Egypt could go thirsty and there is no solution


The voting process in the senate (the second chamber of parliament) for Egyptians in many countries of the world began on Sunday morning. A strategy of four axes was recently adopted by Egypt to confront the repercussions of the Renaissance Dam that Ethiopia built on the Blue Nile, in conjunction with announcing that the negotiations will reach a dead end. This strategy depends on “rationalisation,” “purification,” “development” and “awareness,” according to the Egypt’s irrigation ministry, in the face of a potential water shortage crisis.

The Egyptian government based its strategy on four axes: the desalination of seawater, triple treatment of wastewater, rationalisation of water consumption, and increased punishment for wasting water. But it raised questions about the success of these plans in compensating for the water deficit. According to official data, Egypt’s water resources amount to about 60 billion cubic metres annually, while the actual water sector usage amounts to about 114 billion cubic metres. Cairo fears the potential negative impact of the Grand Ethiopian Renaissance Dam on the flow of its annual share of the Nile River water (55.5 billion cubic metres), the primary water source for the country.

Egyptian studies confirm that if there is a shortage of 5 billion cubic metres of Egypt’s share of the Nile water, this will waste millions of acres of agriculture. The authorities stated that Egypt is the only country in Africa that intends to reuse water four times, to overcome the shortage of its water resources, as Egypt entered into water poverty at the end of last year. This announcement means that Egypt already started the water poverty stage before the Renaissance Dam is full. According to international definitions, any country enters the water poverty stage when the per capita share becomes less than a 1,000 cubic metres per year.

The Egyptian Minister of Irrigation, Mohamed Abdel Aty, announced a decrease in the per capita share of water to less than 600 cubic metres per year, expecting it to drop to less than 350 cubic metres per year, during the next 30 years. In the face of declining per capita water availability and significant concerns about what the storage of water behind the Renaissance Dam will do to Egypt’s share of the Nile, Cairo is trying to search for new water sources. As part of the Egyptian water strategy the government has recently expanded building desalination plants, whether seawater or groundwater.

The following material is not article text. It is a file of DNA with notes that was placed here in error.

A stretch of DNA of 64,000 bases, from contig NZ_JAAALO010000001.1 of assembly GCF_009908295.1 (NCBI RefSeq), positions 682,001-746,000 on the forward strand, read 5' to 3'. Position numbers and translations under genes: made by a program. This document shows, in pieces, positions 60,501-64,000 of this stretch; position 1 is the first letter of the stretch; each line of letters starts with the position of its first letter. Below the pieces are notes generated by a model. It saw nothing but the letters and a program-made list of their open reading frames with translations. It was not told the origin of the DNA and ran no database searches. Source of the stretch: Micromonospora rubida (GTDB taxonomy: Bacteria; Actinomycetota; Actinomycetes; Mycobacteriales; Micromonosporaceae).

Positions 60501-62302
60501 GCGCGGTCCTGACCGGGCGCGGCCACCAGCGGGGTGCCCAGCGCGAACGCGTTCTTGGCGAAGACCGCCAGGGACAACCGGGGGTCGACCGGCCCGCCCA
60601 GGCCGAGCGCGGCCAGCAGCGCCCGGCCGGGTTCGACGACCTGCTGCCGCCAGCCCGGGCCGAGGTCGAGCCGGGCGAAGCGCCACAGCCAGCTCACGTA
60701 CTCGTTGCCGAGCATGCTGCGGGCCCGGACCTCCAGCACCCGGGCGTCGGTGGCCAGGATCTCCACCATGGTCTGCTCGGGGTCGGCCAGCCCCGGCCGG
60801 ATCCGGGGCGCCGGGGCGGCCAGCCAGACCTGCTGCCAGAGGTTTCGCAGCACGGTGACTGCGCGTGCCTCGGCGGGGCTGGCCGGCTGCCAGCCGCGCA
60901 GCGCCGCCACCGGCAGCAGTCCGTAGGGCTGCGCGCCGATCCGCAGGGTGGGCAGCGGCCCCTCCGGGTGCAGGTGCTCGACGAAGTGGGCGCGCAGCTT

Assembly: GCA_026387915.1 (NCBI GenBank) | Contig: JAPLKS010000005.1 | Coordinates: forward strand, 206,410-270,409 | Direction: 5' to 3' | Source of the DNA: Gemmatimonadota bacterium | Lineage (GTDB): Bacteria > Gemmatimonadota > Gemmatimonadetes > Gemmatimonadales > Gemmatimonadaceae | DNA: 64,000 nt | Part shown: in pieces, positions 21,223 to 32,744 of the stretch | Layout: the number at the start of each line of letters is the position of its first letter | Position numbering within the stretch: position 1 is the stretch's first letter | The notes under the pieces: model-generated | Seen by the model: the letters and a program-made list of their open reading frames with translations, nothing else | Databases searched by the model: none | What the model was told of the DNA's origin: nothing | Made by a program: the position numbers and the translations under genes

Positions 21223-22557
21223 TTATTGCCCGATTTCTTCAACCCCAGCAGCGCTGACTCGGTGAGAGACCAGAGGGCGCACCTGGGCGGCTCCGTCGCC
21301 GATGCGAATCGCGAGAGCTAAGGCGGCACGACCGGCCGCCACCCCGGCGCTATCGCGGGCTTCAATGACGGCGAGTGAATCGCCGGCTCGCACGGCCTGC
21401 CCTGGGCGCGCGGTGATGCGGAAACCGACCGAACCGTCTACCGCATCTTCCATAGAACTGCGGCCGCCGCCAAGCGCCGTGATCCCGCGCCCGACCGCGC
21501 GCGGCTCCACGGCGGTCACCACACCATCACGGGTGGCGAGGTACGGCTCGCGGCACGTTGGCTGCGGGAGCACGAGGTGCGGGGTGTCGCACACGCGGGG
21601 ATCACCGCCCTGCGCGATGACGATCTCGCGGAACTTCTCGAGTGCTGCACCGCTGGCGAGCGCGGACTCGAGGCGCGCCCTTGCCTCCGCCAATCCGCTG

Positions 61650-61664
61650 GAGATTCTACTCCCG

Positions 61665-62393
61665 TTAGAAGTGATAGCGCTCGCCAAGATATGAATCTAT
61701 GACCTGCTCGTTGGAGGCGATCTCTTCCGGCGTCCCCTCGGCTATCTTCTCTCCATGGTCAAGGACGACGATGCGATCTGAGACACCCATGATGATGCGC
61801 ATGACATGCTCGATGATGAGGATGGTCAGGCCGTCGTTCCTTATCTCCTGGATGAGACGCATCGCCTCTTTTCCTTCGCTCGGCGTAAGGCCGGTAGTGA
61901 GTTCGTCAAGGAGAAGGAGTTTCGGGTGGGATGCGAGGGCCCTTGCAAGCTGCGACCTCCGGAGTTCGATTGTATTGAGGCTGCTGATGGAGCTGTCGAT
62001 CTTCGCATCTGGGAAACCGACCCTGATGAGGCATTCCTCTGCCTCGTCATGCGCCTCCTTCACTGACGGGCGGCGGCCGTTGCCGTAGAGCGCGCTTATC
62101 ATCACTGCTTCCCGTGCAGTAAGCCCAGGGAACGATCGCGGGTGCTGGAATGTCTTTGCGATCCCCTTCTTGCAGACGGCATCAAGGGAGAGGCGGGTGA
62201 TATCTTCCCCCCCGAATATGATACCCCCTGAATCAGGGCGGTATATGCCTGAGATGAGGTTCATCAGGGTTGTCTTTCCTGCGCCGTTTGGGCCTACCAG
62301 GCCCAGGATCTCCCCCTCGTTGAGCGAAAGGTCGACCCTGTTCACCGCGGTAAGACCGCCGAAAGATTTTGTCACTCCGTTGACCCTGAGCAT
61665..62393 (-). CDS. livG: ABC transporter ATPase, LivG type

Egypt also started shifting to rational irrigation, wastewater treatment, and agricultural drainage. Before that, parliament passed a law in which it was reluctant to cultivate crops that consume a lot of water, such as rice, which led to Egypt importing rice. Authorities also resorted to raising water prices, before issuing directives to toughen penalties for wasteful use of water, and the need to expand the use of water-saving tools. But these solutions appear to be very modest, and they cannot compensate for the shortage of the natural flow of the Nile River over more than 1,500 kilometres, according to observers.

The implementation and development of 47 seawater desalination plants will provide Egypt with only 2.44 million cubic metres per day. Faced with this, Professor of Dam Engineering at UNITEN University in Malaysia, Muhammad Hafez, says that Egypt is unable to desalinate the required amount of water, pointing out that it is not the best solution to compensate for the expected water deficit. Hafez ruled out relying on groundwater to fill the water deficit as well because the groundwater originates from the surface of the waters of the canal branching off the Nile. He says: “The decrease in the level of the Nile inevitably leads to a decrease in the level of groundwater, and in some areas, it dries up.”

As for the groundwater in remote desert areas at depths ranging between (600 – 1,200 metres below the surface of the earth), it cannot be depended on, because most of it is not renewable, and no more than 4 or 5 billion cubic metres can be extracted annually, according to Hafez. He also pointed to the high cost, both in the stages of water withdrawal and treatment. “Likewise, citizens are not able to buy expensive desalinated water.”

According to the assistant professor at the Egyptian Agricultural Research Centre, Abdel Tawab Barakat, “there is no alternative to the Nile River in Egypt,” pointing out that “the government’s talk about rationalising consumption or toughening sanctions will not quench Egypt.” Barakat reduced the effectiveness of those industrial alternatives in compensating for the losses from the flow of the Nile. He accused the government of blaming citizens for evading its responsibility for the failure of negotiations. Barakat called for repairing drinking water networks, half of which are wasted due to their wear and tear, and adopting modern methods of agriculture and irrigation, as irrigation methods have been rudimentary until now. He also stressed the importance of preserving the state’s historical water rights and putting it on its list of priorities. He concluded his speech, saying: “All strategies will not substitute for the waters of the Nile.”